Last week I posted a Facebook status that read: “Confessions of a real mom: sometimes I pretend to need to use the restroom so I can send a text without someone talking to me.”
What followed was a thread of 31 hilarious confessions from my mom friends (which, curiously, contained a disproportionate number of references to wine). And that thread reminded me of one of my all-time favorite blog posts. Here, I lay it all out there, people. Feeling bad about your parenting? You’ll feel much better after reading this.
Originally published September 22, 2009
You know how sometimes when you’re at Walmart and you see another parent totally freak out on their kid in the toy aisle over something really minor? And you know how when this happens, rather than offering your sympathy or support, you secretly judge the other parent and decide they sort of stink at parenting? And you know how you then, with your best calm and joyful parenting skills, playfully tousle your child’s hair and lean in to give them a great big kiss? And you know how you make sure you do this in the direct line of vision of the Bad Parent who just freaked out on their poor innocent kid, hoping the Bad Parent will learn a thing or two from you, the Superior Parent? And you know how you go about your day, feeling like a Superior Parent, because you would never, ever freak out on your kid in the Walmart toy aisle?
Well, today is YOUR lucky day. Today, I’m giving you the opportunity—without having to go to Walmart or leave the privacy of your laptop—to deem yourself the Superior Parent. All at my expense, of course.
I’m convinced one of the reasons God gave me children was to keep me humble. Just when I proclaim to the world that I will NEVER do thus and so, life provides me a perfect opportunity to do something ten times worse. If these things don’t make you feel better about your own parenting flubs, then at least I know they will provide great therapy fodder for my kids when they’re thirty.
Great Moment in Parenting, Act One: One time when Rebekah was about two, I took her to Michaels craft store to pick up some supplies to make Daddy an adorable painted shirt for Father’s Day.
Rebekah never did like to shop much as a small child, but this day she was just impossible. As I browsed the paints, she cried and whined. As I searched for a t-shirt, she threw herself on the floor and screamed. As her tantrum escalated, so did my heart rate. The more I pleaded, begged and threatened, the bigger her fit grew. That’s it, I’m done. With both of us in complete hysteria, I abandoned my cart, yanked her up from the floor, marched out to the car, and angrily buckled her in her car seat. For the entire ten-minute ride home, I proceeded to yell at my disobedient and defiant two-year-old, telling her how upset I was that she would not let me shop for Daddy’s present. I was crying. She was crying. I was screaming, she was screaming. I was livid. And she was…sick.When I got home, I removed her from the seat and noticed she felt very warm. Her temperature was 103.5. She was ill and in bed for several days.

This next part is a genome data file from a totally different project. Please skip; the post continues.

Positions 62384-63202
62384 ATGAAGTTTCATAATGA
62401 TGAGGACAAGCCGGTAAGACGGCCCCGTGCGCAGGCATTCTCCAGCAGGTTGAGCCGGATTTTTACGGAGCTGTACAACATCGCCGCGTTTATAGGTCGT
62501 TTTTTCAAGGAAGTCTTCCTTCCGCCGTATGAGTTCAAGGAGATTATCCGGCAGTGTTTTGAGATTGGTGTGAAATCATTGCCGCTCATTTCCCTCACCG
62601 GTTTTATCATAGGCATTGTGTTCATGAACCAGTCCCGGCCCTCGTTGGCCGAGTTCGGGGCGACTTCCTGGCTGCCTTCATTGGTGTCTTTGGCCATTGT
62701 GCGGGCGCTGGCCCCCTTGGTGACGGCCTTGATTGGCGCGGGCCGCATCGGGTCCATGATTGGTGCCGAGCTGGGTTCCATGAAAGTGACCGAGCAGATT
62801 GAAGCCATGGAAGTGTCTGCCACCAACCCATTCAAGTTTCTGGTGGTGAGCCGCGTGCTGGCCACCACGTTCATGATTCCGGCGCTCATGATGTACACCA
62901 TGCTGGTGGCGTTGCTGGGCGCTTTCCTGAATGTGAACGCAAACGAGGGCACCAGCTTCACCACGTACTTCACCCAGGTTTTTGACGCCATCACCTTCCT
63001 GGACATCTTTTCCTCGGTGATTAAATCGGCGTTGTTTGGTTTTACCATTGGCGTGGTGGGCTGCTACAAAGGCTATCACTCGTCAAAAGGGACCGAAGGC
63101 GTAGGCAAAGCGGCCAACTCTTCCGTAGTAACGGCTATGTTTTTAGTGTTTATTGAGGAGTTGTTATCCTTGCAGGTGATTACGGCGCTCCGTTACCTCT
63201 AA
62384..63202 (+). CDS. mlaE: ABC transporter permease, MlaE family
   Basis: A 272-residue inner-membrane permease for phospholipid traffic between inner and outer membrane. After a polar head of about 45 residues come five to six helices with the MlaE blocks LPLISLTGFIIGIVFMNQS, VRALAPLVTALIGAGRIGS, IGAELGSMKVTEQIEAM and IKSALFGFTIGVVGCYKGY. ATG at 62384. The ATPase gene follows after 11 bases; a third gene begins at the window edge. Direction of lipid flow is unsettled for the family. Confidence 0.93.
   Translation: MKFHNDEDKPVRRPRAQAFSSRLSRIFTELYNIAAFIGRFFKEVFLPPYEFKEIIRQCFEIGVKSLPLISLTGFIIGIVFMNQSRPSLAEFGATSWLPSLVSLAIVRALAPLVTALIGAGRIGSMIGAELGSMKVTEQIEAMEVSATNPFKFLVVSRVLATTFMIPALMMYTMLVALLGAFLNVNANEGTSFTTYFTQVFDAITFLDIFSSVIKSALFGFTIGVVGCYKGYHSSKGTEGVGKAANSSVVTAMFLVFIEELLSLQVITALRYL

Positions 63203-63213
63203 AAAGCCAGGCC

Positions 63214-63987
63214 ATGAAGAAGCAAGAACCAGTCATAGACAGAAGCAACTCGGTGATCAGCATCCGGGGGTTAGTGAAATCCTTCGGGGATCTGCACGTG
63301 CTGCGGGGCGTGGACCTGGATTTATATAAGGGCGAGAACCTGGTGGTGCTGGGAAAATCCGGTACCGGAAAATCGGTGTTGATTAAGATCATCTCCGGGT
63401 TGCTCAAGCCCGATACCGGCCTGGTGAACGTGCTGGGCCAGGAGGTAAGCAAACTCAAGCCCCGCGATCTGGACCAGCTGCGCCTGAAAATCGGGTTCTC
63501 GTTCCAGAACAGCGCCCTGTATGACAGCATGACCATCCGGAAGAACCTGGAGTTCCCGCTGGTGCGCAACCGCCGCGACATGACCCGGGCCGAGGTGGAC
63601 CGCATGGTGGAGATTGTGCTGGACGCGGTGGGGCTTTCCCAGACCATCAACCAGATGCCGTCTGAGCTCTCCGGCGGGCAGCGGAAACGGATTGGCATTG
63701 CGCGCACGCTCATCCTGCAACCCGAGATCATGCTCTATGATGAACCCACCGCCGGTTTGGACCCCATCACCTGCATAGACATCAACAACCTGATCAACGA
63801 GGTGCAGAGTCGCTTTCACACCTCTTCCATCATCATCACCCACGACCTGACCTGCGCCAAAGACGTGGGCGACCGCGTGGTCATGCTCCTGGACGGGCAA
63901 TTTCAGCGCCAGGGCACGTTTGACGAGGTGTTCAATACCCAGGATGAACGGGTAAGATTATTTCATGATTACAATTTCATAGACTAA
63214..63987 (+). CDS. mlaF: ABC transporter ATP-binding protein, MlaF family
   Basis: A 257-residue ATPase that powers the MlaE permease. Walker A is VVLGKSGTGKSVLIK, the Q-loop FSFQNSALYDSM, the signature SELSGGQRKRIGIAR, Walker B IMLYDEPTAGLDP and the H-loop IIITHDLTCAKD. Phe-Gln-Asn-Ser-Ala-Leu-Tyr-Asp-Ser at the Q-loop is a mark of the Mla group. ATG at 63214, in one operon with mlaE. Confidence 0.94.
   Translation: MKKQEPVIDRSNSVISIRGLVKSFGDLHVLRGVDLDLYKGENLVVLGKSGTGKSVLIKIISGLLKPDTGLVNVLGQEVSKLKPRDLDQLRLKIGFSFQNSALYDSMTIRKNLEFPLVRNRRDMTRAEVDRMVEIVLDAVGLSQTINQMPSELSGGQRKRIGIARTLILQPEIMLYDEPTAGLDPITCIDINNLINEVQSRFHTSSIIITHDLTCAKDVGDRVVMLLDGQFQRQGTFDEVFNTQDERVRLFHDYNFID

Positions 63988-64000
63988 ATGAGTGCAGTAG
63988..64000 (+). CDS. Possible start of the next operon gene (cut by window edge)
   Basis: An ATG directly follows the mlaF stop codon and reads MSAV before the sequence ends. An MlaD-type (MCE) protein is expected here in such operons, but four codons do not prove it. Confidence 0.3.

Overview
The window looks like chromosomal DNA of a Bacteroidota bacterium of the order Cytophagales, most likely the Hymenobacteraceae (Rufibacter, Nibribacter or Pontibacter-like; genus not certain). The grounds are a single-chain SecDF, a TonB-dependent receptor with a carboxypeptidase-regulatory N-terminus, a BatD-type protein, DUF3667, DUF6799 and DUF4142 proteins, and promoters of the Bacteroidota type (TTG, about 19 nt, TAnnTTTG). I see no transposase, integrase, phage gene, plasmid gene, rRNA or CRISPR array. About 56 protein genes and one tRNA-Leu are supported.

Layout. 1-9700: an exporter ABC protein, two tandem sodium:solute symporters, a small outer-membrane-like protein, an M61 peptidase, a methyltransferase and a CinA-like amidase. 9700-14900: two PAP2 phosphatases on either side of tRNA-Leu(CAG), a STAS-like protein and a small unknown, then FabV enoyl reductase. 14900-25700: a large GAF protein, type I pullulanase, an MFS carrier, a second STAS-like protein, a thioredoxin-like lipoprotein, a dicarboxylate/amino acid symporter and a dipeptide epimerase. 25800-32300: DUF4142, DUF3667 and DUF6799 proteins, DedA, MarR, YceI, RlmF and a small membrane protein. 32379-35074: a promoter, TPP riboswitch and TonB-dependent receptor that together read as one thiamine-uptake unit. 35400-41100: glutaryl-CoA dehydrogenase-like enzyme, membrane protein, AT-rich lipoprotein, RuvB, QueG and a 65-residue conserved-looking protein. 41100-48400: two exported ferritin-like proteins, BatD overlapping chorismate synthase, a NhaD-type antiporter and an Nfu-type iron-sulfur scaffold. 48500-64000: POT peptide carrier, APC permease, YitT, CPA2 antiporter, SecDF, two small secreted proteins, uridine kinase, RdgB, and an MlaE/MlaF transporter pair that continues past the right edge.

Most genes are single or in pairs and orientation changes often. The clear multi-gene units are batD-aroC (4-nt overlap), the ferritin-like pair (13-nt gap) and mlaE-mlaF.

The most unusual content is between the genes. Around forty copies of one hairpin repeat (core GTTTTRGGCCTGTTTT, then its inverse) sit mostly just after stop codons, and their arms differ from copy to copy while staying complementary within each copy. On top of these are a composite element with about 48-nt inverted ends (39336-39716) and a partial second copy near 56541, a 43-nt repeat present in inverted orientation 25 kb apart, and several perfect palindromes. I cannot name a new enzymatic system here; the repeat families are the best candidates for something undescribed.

Lesson Learned: Before you punish your kid, check for signs of illness.
Great Moment in Parenting, Act Two: Crying children bother me less and less with each passing year. Kids cry. That’s a fact of life. If you cater to them every time they cry, they’ll think they can manipulate you with tears, right? So, I’ve learned to completely ignore crying most of the time. In fact, when Rebekah was three-years-old and Elijah was about one-and-a half, they were playing in our dining room while Jon and I stood in the kitchen—about twenty feet away—trying to have a conversation. At that age, Elijah screamed and cried every time Rebekah looked at him the wrong way—which was pretty much all the time. So, we just learned to talk over the crying—pretty much all the time. On this particular day, the crying went on and on and on. It wasn’t the “I’m hurt” cry, so we just kept talking. And talking. And talking. Until finally after about ten minutes or so, we decided we better walk into the next room and separate the two of them. Rebekah was nowhere to be found. Elijah, however, had pushed through the screen of the first story dining room window. He was hanging draped over the windowsill with his face on the concrete outside. He was stuck and couldn’t get up. And he had a big abrasion on his forehead and black eye.
Oh, and it was the day before Easter.
Lesson Learned: Before you ignore a cry, be certain your child isn’t hanging out a window.
Great Moment in Parenting, Act Three: One time after a Wednesday night service at church, Jon and I went up to our pastor’s office to chat. Elijah was about three and Rebekah was five. Our pastor has four kids of his own, so with the pastor’s blessing, we just let the six of them run around in the halls while we talked. The kids happily played, running in and out of the offices and up and down the halls.